2013 MLB Draft: Cleveland Indians Overall Review

USA TODAY Sports

A review and overall impressions of the 2013 MLB Draft.

Of the four major US professional sports, the MLB Draft is by far the least interesting to a casual fan of the sport. Although will be several players that make the majors within a year, those players are the vast minority of those that will eventually become major leaguers, never mind those who were drafted. Francisco Lindor, who may be the best prospect in baseball by this time next year, probably won't appear in a major-league until at least the tail end of the 2014 season, more than 3 years after he was drafted. In addition, the players selected even at the top of the first round are known only to hardcore draft fanatics. You likely had never seen Mark Appel or Jonathan Gray pitch on TV, and forget about watching the high school prospects. College baseball has been getting more air time recently, but it's still very much a niche sport.

But, even with those drawbacks, you as an Indians fan should take at least a passing interest in what happened last weekend. The Indians will likely sign 20-25 of the players listed below, and although only 3 or 4 of those signees will eventually make a major-league roster, it's still worth your attention. The underlying cause of the 2002-2003 rebuild, the 2008-2009 rebuild, and the bad baseball played since then has been the inability of this organization to draft and develop major-league talent. Yes, the Indians have gotten players to the majors with regularity, but it's been a long time since the Indians have drafted and developed a player that has turned into at least a major-league regular with the Indians. International signings (Victor Martinez, Jhonny Peralta, Rafael Perez, Fausto Carmona v. 2007) and astute trades (Grady Sizemore, Cliff Lee, Asdrubal Cabrera, Shin-Soo Choo, Carlos Santana, Chris Perez) have helped cover the draft inadequacies to some effect, but when a medium-sized or small-market club isn't drafting well, they can't maintain success at the major-league level for very long.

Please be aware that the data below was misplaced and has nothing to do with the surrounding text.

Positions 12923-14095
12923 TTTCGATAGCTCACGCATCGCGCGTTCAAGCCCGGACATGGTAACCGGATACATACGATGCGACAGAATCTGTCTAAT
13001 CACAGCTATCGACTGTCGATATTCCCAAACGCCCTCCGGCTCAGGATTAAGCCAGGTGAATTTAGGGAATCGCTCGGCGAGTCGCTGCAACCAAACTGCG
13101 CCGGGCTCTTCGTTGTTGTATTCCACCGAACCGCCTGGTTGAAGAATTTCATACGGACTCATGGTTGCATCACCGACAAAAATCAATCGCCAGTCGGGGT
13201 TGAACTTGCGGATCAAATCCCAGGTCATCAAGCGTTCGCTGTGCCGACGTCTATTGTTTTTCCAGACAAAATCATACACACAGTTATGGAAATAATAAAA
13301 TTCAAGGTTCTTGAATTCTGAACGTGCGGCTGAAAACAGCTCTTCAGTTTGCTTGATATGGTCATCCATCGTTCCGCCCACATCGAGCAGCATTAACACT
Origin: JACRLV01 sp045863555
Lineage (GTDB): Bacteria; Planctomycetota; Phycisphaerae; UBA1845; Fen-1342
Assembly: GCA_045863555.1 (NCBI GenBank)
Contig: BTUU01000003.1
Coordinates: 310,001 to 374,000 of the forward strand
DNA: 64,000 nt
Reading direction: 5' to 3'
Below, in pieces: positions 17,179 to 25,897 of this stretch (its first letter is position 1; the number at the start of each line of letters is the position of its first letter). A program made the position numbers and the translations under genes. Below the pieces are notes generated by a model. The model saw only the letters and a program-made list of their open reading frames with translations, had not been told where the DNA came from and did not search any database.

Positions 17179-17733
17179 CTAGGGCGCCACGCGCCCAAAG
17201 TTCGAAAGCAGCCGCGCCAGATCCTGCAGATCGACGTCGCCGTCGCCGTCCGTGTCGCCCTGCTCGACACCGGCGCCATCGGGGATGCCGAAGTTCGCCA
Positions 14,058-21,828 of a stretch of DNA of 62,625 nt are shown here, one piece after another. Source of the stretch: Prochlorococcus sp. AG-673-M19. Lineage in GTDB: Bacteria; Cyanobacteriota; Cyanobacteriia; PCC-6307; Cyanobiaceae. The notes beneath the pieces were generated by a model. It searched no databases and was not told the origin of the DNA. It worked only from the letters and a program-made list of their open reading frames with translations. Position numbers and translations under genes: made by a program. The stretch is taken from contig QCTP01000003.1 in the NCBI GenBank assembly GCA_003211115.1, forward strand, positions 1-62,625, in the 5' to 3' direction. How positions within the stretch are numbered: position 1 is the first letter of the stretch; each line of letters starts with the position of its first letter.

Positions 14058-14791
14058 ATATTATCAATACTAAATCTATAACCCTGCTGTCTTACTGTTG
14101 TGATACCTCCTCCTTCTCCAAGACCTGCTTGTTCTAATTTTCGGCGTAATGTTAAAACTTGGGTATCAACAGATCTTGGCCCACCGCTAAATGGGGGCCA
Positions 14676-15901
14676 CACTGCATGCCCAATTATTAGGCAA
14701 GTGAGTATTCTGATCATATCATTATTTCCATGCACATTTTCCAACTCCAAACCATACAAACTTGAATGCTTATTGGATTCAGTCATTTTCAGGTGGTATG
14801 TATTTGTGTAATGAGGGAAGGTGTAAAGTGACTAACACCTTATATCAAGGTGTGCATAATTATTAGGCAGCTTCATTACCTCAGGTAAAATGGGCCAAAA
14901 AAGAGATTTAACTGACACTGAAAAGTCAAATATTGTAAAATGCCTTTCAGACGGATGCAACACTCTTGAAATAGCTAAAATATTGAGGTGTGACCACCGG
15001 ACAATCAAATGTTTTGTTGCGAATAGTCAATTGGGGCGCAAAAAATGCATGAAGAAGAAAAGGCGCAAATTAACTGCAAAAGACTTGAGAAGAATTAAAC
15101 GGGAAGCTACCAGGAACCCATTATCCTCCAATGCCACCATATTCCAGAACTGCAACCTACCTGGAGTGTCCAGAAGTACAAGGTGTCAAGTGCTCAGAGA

So although you may never see many of these players in an Indians uniform, it's still a good idea to know where the players that do develop into Cleveland Indians come from.

Day 1 (Rounds 1-2)

The Indians lost their second round and competitive balance round B selection when they signed free agents Nick Swisher and Michael Bourn, so their #5 overall selection would be their only selection on the first day of the draft. The consensus top three prospects (Jonathan Gray, Mark Appel, Kris Bryant) went in the top three picks, so nobody really fell to the Indians. So when they picked, the Georgia high school prospects (Clint Frazier, Austin Meadows) and the polished college third baseball (Colin Moran) were on the board.

Team Pick Player Pos Exp School
Houston 1 Mark Appel RHP College Stanford
Chicago Cubs 2 Kris Bryant 3B/OF College San Diego